< * >
Montage of Saturn and several of its satellites, Dione, Tethys, Mimas, Enceladus, Rhea, and Titan.

Saturn and its satellites
Saturn has 18 officially recognized and named satellites. In addition, there are other unconfirmed satellites. One circles in the orbit of Dione, a second is located between the orbits of Tethys and Dione, and a third is located between Dione and Rhea. The unconfirmed satellites were found in Voyager photographs, but were not confirmed by more than one sighting. Recently, the Hubble Space Telescope imaged four objects that might be new moons. Several generalizations can be made about the satellites of Saturn. Only Titan has an appreciable atmosphere. Most of the satellites have a synchronous rotation. The exceptions are Hyperion, which has a chaotic orbit, and Phoebe. Saturn has a regular system of satellites. That is, the satellites have nearly circular orbits and lie in the equatorial plane. The two exceptions are Iapetus and Phoebe. All of the satellites have a density of < 2 gm/cm3. This indicates they are composed of 30 to 40% rock and 60 to 70% water ice. Most of the satellites reflect 60 to 90% of the light that strikes them. The outer four satellites reflect less than this and Phoebe reflects only 2% of the light that strikes it. The following table summarizes the radius, mass, distance from the planet center, discoverer and the date of discovery of each of the confirmed satellites of Saturn:
                 Radius       Mass         Distance
Moon       #     (km)         (kg)           (km)     Discoverer       Date
--------------------------------------------------------------------------
Pan        XVIII 9.655          ?          133,583    M. Showalter     1990
Atlas      XV    20x15          ?          137,640    R. Terrile       1980
Prometheus XVI   72.5x42.5x32.5 2.7e+17    139,350    S. Collins       1980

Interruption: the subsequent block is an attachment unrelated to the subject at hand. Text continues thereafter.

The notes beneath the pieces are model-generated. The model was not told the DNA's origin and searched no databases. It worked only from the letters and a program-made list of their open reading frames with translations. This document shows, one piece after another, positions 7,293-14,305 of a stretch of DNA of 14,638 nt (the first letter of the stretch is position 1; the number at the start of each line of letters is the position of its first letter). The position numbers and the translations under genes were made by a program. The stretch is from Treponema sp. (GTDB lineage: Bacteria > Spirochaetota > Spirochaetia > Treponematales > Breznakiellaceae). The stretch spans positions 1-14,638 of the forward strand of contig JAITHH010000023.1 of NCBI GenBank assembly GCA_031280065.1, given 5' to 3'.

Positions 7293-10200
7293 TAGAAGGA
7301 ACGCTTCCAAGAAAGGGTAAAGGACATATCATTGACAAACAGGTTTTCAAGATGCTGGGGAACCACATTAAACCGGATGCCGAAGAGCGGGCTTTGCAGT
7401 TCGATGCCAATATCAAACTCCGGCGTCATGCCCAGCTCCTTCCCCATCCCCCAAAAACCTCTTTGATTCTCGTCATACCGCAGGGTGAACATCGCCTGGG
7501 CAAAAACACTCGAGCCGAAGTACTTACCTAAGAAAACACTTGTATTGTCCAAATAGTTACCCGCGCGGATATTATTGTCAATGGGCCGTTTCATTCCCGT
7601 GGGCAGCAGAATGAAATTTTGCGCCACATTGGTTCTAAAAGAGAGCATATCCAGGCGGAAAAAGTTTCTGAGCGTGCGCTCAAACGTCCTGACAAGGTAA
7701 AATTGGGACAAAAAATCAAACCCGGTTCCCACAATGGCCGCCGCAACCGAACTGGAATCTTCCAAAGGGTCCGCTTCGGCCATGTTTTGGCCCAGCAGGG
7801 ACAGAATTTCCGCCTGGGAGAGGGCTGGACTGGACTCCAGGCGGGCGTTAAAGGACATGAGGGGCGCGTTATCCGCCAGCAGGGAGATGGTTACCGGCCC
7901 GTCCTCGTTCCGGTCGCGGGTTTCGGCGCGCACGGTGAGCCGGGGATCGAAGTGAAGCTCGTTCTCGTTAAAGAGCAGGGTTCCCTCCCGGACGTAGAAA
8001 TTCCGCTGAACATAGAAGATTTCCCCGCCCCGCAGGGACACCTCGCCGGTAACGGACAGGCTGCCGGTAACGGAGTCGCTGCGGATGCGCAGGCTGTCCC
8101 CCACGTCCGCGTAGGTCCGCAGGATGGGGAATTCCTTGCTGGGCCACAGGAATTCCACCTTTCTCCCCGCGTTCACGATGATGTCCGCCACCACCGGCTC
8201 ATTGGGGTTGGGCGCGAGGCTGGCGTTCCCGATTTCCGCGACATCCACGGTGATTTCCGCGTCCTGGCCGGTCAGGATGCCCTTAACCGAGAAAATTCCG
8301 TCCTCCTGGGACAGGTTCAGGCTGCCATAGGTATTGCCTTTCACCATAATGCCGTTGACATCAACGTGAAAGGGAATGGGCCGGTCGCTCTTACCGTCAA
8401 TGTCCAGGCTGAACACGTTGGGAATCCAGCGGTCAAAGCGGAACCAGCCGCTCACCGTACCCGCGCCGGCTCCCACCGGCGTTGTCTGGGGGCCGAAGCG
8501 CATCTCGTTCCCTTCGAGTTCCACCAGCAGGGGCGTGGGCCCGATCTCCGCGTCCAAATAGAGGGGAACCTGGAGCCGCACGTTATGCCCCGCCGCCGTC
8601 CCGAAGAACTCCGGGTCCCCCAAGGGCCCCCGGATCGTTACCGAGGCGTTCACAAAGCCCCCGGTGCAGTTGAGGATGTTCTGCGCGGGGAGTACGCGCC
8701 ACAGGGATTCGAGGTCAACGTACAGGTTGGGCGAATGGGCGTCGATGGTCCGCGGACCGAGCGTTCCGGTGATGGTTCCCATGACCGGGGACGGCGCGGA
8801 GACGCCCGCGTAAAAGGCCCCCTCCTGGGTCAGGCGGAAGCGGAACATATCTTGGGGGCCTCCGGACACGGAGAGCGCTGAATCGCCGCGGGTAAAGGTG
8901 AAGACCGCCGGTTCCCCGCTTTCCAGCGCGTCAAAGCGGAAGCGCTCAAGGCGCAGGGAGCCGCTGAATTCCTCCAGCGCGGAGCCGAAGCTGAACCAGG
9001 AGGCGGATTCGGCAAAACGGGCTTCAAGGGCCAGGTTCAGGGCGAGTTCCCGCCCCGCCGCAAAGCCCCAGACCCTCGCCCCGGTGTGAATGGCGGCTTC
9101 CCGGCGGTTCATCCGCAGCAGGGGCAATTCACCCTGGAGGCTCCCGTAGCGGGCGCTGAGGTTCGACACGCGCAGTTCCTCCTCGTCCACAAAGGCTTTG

Pandora    XVII  57x42x31       2.2e+17    141,700    S. Collins       1980
Epimetheus XI    72x54x49       5.6e+17    151,422    R. Walker        1966
Janus      X     98x96x75       2.01e+18   151,472    A. Dollfus       1966
Mimas      I     196            3.80e+19   185,520    W. Herschel      1789
Enceladus  II    250            8.40e+19   238,020    W. Herschel      1789
Tethys     III   530            7.55e+20   294,660    G. Cassini       1684
Telesto    XIII  17x14x13       ?          294,660    B. Smith         1980
Calypso    XIV   17x11x11       ?          294,660    B. Smith         1980
Dione      IV    560            1.05e+21   377,400    G. Cassini       1684
Helene     XII   18x16x15       ?          377,400    Laques-Lecacheux 1980
Rhea       V     765            2.49e+21   527,040    G. Cassini       1672
Titan      VI    2,575          1.35e+23   1,221,850  C. Huygens       1655
Hyperion   VII   205x130x110    1.77e+19   1,481,000  W. Bond          1848
Iapetus    VIII  730            1.88e+21   3,561,300  G. Cassini       1671
Phoebe     IX    110            4.0e+18    12,952,000 W. Pickering     1898
Possible New Satellites of Saturn